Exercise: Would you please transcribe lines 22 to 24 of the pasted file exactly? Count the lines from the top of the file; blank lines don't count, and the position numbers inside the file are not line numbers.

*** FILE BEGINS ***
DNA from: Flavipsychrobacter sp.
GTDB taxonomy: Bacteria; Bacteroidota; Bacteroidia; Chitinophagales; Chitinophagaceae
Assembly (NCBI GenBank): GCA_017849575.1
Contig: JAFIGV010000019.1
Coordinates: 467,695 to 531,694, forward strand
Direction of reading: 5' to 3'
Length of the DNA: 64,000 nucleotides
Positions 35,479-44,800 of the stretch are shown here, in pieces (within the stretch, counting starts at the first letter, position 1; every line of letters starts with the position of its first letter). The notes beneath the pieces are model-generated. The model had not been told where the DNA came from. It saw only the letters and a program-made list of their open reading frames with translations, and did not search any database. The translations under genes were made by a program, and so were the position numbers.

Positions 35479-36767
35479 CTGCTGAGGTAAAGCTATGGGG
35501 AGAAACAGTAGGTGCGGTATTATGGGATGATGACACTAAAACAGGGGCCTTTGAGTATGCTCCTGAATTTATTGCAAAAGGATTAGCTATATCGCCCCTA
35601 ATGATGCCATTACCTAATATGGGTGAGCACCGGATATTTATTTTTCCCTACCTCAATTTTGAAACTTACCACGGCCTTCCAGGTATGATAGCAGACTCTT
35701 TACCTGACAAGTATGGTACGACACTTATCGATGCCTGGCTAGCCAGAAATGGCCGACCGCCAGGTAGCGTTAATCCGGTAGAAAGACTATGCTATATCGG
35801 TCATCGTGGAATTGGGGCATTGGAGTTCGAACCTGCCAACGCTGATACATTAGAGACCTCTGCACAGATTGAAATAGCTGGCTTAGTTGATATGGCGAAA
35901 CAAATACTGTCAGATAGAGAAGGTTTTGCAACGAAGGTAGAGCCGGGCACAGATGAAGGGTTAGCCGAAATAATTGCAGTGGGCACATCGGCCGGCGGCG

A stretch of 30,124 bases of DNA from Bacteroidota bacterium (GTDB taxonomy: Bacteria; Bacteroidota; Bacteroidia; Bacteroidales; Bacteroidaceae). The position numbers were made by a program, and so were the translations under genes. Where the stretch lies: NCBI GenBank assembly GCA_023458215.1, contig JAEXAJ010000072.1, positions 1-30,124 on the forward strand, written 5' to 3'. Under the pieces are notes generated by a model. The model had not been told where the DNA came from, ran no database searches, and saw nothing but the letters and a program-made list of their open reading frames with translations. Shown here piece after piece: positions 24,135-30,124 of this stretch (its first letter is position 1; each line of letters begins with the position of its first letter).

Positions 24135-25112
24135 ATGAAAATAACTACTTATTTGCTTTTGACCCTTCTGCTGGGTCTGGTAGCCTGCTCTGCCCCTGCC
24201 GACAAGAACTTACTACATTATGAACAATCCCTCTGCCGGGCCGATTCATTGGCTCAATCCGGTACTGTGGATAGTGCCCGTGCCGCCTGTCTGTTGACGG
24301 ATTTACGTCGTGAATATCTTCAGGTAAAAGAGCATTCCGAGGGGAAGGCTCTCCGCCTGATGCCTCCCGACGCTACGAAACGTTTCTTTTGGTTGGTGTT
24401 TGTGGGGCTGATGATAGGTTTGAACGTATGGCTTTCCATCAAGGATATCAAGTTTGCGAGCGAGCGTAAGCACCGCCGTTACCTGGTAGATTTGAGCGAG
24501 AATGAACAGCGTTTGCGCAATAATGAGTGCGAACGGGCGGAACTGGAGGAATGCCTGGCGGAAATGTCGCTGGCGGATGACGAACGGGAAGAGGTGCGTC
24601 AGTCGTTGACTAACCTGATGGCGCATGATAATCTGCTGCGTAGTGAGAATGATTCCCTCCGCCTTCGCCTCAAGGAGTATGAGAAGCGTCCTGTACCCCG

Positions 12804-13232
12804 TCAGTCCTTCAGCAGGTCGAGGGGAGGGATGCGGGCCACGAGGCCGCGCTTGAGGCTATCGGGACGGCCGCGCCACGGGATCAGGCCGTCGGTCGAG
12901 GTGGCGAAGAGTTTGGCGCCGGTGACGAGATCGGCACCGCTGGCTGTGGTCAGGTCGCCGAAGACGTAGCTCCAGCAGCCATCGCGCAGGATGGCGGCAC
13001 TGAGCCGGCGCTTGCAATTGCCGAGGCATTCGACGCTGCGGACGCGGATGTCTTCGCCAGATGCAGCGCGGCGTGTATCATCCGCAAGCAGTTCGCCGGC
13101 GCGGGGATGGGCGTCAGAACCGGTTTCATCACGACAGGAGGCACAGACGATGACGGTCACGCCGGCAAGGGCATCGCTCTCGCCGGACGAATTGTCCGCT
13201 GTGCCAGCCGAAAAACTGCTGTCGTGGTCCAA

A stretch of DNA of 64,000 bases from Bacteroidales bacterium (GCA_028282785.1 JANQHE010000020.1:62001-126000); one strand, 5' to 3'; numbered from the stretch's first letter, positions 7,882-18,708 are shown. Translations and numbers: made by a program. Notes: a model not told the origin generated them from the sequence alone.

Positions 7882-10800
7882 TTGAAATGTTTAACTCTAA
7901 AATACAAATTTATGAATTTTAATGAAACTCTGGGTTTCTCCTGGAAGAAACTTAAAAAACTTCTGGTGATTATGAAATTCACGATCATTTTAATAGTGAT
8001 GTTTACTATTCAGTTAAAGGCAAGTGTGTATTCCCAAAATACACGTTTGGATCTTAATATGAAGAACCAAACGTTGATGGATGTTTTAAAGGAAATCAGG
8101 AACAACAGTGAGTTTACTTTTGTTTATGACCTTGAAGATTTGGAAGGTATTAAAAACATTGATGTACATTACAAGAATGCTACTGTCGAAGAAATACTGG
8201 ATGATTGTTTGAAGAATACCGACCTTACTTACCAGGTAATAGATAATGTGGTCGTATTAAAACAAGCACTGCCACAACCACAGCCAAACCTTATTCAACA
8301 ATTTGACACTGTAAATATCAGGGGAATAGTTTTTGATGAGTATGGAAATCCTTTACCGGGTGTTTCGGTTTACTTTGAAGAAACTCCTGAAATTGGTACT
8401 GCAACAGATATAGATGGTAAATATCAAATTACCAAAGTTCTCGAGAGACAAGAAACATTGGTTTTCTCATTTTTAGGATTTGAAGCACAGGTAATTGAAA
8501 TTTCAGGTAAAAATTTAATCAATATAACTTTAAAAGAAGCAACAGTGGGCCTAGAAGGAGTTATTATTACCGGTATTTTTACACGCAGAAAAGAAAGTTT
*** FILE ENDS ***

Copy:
24501 AATGAACAGCGTTTGCGCAATAATGAGTGCGAACGGGCGGAACTGGAGGAATGCCTGGCGGAAATGTCGCTGGCGGATGACGAACGGGAAGAGGTGCGTC
24601 AGTCGTTGACTAACCTGATGGCGCATGATAATCTGCTGCGTAGTGAGAATGATTCCCTCCGCCTTCGCCTCAAGGAGTATGAGAAGCGTCCTGTACCCCG

Positions 12804-13232